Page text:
As the international climate negotiations re-open in Doha, should we keep faith in the possibility of a successful outcome despite the difficulties of brokering a deal among 194 countries?
The buzz around the Copenhagen climate summit is a distant memory. Since December 2009, climate change has quickly moved down the priority list of many. In the midst of a deep global financial and economic crisis, tackling climate change unfortunately isn’t part of most governments’ efforts to fix their faltering economies.
A new World Bank report shows we are on our way to a +4 degree Celsius warmer world. Today, with a rise of less than 1 degree in global temperatures, increasingly extreme weather is already exacting its toll on those most vulnerable to climate change. The President of the World Bank Yong Kim says a +4 degree world “is so different from the current one that it comes with high uncertainty and new risks that threaten our ability to anticipate and plan for future adaptation needs.”
Yet, following round after round of stalling negotiations, with ongoing battles over each and every paragraph, even insiders of the climate talks will from time to time doubt whether it is actually possible to broker a deal between 194 countries with diverging interests and viewpoints.
Developed countries refuse to significantly reduce their greenhouse gas emissions, and developing countries need advanced economies to lead efforts as their historical responsibility in causing climate change requires. The fact that developed countries were quick to promise developing countries financial support for climate adaptation – but less so in actually putting money on the table – doesn’t help to create an atmosphere conducive to constructive climate action.
So, now that the negotiations re-open in Doha, Qatar (26 November – 7 December), why should we keep faith in a successful outcome? Why is it so important to reach a global climate deal?
Writing in the Guardian, former Secretary of the UNFCCC Yvo de Boer indicates that a global deal would, among others, have the benefit of making national climate policies more robust and consistent, while ensuring that the same rules would apply to all countries.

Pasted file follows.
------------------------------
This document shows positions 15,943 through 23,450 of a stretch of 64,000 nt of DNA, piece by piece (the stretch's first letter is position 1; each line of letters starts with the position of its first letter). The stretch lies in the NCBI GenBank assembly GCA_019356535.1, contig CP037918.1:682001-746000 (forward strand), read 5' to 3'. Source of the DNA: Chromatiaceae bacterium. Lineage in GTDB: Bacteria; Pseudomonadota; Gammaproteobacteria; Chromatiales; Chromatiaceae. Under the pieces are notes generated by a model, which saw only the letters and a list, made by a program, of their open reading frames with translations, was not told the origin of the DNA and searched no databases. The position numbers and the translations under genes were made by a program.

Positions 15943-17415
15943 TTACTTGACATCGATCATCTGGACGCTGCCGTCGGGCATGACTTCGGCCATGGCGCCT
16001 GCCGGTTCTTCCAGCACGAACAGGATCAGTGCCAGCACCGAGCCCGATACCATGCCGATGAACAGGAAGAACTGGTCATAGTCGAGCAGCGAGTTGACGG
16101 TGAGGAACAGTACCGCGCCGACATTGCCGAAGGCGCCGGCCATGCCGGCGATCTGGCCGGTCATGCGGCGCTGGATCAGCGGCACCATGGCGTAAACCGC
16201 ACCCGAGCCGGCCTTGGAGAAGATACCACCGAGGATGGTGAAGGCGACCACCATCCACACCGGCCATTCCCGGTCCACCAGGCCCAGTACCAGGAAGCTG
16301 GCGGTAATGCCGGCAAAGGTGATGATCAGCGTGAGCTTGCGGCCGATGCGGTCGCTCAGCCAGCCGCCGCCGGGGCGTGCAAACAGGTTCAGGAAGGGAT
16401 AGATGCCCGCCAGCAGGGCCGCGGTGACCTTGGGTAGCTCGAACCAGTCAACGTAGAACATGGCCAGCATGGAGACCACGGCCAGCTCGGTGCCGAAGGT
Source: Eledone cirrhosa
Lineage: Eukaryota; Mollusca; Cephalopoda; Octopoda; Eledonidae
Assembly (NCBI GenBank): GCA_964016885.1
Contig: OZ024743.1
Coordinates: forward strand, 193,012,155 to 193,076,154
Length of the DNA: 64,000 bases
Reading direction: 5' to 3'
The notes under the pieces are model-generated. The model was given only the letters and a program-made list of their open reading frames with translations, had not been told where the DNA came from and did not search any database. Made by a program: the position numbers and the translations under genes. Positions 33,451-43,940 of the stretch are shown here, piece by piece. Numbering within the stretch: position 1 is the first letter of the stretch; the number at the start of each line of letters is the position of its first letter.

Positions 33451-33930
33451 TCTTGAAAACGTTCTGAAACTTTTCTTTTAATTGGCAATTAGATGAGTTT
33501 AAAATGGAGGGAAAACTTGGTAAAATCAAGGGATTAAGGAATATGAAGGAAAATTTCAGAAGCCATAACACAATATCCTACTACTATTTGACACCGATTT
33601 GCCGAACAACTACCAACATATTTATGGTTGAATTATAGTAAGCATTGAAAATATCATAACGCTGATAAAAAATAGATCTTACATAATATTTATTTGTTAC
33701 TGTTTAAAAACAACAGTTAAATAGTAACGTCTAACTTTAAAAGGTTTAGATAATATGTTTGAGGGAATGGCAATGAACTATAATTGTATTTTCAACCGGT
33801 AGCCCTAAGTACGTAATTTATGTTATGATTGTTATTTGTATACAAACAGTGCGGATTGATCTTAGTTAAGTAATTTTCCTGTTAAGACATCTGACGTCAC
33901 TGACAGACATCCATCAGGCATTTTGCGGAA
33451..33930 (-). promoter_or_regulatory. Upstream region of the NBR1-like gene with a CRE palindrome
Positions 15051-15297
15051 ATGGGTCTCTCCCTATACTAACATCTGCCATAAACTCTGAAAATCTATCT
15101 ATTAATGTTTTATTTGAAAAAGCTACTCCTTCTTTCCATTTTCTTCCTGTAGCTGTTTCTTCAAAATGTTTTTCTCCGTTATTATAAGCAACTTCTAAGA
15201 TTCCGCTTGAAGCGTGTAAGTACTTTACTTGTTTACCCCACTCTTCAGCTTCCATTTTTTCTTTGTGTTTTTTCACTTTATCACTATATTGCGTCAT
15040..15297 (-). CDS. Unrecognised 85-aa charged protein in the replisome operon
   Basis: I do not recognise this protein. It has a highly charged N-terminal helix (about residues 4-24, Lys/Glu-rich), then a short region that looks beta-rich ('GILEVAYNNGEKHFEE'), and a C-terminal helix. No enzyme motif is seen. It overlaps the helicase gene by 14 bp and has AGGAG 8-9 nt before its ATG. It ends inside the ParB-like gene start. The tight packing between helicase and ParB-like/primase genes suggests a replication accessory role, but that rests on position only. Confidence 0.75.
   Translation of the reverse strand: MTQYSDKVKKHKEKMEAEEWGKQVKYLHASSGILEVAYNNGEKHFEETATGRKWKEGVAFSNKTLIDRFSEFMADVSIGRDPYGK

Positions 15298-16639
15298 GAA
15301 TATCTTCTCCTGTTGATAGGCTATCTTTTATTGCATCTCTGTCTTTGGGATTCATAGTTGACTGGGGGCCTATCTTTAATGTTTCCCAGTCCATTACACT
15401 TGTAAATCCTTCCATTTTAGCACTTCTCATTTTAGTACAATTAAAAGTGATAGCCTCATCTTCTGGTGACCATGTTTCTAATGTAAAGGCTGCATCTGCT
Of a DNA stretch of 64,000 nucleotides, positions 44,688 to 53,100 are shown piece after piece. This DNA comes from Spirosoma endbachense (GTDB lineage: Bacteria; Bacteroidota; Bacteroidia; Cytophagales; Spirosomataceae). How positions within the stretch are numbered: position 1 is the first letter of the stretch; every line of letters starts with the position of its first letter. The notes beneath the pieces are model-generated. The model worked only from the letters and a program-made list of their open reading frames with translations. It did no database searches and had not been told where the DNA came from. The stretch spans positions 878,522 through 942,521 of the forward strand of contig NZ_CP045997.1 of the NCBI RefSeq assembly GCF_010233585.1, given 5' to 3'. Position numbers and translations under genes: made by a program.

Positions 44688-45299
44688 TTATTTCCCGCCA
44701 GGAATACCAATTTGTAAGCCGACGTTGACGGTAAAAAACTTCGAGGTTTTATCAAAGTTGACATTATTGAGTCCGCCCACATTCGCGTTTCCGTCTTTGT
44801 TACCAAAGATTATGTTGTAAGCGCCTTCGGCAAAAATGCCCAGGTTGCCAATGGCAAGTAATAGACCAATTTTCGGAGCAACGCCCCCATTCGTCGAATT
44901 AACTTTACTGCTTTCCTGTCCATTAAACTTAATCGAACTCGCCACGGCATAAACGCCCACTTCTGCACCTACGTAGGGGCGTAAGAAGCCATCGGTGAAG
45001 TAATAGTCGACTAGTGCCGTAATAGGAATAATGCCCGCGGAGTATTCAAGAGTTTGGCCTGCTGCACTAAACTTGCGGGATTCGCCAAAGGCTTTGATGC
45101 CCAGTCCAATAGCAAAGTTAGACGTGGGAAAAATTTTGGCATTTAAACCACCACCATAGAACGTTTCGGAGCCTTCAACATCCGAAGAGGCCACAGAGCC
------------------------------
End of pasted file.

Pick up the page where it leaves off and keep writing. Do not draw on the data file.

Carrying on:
Bishop Theotonius Gomes from Bangladesh, a country hugely affected by rising sea levels and erratic rain, points to a different reason to keep faith in the climate talks.
In an article in the Huffington Post he writes that even though efforts have been made already, countries like Bangladesh will never be sufficiently prepared to adapt to increasingly extreme weather unless the support pledged by developed countries materialises. Bishop Gomes has been advocating with CIDSE for climate talks for a long time already.
During the ‘COP18’ summit in Doha, we will ask members, partners and other stakeholders to tell us why they think we must keep faith in the climate talks. There are plenty of reasons to keep fighting for a fair, ambitious and binding climate deal, which can range from local to global, from private to public and from political to technical.
In this video, our Climate Justice Officer Emilie Johann shares why CIDSE believes we must keep faith in the international climate talks, and faith in climate justice.
Together, we need to remind world leaders that we must make the climate talks a success if we are to live in harmony with creation, and in solidarity with our brothers and sisters around the world, without compromising the future of generations to come.
More about the Doha talks via cidse.org/cop18
Videos: Keeping Faith in Climate Justice:
Sarah Fayolle – l’agriculture dans les negocations sur le climat
Colette Benoudji – Les negociations internationales et le changement climatique au Tchad
Ajay K. Jha – The importance of agriculture and small holder farmer and the role of India
Isaac Kabongo – Doha expectations and the need to guarantee climate finance
Claudia Beltrán – Mantener la fe in un clima de justicia
Emilie Johann – Keeping faith in climate justice